A Canadian archaeological team in Sicily accidentally unleashes vengeful ghosts of five demonic nuns who were murdered 500 years earlier, and the ghosts now set out to kill the group and townspeople alike.
A murdered couple return from the beyond to care for their two young children, as well as seek revenge against their killer, accept their children's step parents, and try to prevent their house from being sold.
In 2072 Rome, Italy, the ruthless CEO of a TV network plots to stage a modern series of gladiator games for ratings while one 'contenstant' learns of a conspiracy behind the true nature of the results.
Excuse me, have you seen two brats? They just stand around dead and their eyes glow red
I'll give you three reasons why "Hansel & Gretel" was on top of my must-see list for several long years in a row, and why I never abandoned my search for a decent copy with English subtitles. For starters, I'm a giant fan of a very small and peculiar sub-genre of horror cinema, namely films that are based on or inspired by fairy- tales. They are rare but definitely do exist, like "The Company of Wolves" (1984) or "Blancanieves" 2012). Secondly, I'm an avid collector of Italian horror and especially during between the 1960 and 1990 this was the finest and most prominent country to produce horror, cult and exploitation classics. Even though numbers and quality were drastically declining as per the mid-80s, this effort still narrowly falls within the golden period. And finally, there's a direct link with Lucio Fulci and – as far as I'm concerned – Fulci was God! Together with Mario Bava and Dario Argento, Lucio Fulci was one of the sole true deities of the (Italian) horror industry. Obviously my concerns increased as the years went by and I still couldn't manage to find a half-decent copy of the film. The fact that "Hansel e Gretel" remained tremendously obscure and little known, even though modern technologies like digital remastering kept spawning movies out of oblivion, was an alarmingly bad omen. If nobody bothers to make it available then it must suck, right?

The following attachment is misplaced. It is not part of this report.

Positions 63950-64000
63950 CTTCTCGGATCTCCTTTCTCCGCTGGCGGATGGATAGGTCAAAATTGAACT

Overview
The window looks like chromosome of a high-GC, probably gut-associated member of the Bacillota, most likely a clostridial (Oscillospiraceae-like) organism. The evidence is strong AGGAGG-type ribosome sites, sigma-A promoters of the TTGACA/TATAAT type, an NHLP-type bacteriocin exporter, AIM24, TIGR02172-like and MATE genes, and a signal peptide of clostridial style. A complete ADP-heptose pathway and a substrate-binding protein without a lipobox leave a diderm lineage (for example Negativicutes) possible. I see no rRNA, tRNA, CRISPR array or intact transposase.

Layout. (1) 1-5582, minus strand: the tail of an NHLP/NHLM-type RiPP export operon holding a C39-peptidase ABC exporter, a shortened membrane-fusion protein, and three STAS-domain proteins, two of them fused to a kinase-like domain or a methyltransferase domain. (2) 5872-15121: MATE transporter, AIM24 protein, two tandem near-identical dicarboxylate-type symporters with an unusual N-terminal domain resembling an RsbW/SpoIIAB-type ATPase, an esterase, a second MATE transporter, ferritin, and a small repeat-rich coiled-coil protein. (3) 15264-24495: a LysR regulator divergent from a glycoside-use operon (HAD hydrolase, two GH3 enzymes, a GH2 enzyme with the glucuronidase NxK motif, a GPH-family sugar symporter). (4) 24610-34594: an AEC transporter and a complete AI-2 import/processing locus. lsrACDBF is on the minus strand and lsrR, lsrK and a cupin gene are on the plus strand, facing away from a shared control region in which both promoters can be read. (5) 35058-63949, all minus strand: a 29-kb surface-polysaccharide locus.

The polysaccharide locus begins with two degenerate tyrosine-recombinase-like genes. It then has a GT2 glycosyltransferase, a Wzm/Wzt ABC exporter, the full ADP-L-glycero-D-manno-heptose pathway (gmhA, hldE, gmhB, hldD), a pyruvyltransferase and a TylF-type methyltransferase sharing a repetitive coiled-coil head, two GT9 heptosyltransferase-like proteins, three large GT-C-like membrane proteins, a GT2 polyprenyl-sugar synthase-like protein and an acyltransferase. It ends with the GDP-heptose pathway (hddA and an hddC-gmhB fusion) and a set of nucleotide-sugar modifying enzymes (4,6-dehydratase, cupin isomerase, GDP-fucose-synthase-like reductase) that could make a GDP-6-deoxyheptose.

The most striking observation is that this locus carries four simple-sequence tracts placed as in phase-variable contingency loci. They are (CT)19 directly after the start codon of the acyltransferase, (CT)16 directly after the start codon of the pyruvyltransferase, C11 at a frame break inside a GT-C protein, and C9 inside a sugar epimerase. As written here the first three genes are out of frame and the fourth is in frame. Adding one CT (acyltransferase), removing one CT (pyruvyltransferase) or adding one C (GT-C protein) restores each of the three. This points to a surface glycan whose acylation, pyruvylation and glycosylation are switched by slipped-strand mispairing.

Well, guess what! I did find it, eventually, and of course it sucked but I nevertheless enjoyed it a lot! The basic premise is brilliant and there are a handful moments of adequate suspense and marvelous gore, but the execution is poor – borderline amateurish, in fact – and the film is literally chock-full of foolish and utterly senseless sequences. Two siblings, Hansel and Gretel, are sold by their wicked stepfather, kidnapped by thugs and transported (strangely enough in two different cars) to a sleazy private hospital. The poor kids' organs are removed to be sold on the black market, while their bodies are simply buried in the garden of a remote farmhouse. By the way, in case you assume the clandestine organ business is run by the mafia or hardcore Eastern European crime networks, you are wrong The evil brains behind the nasty organ business are a family of farmers! Without any type of explanation, the bambini resurrect from the dead with a vengeance and kill everyone at the farm. They don't get their hands dirty, mind you. They merely just stand motionless, while their eyes glow red and their victims die in nasty freak-accidents. A young and ambitious female police detective is put on the case, and she randomly decides to move into the farmhouse during her investigation. Sure, live together with a bunch of deviant criminals; that makes sense! While the corpses keep piling up, the children's ghosts even come to talk to the police woman and naturally she – professional that she is - sympathizes with them. Some of the death sequences are weak, like inflicted heart attacks or drowning, but most of them are vintage Fulci material, with people ending up underneath tractors, suffocating in manure and – inevitably – having their eyeball poked out! Recommend to fans of unscrupulous and exploitative Italian smut, but for everyone else this film shall remain eternally obscure.
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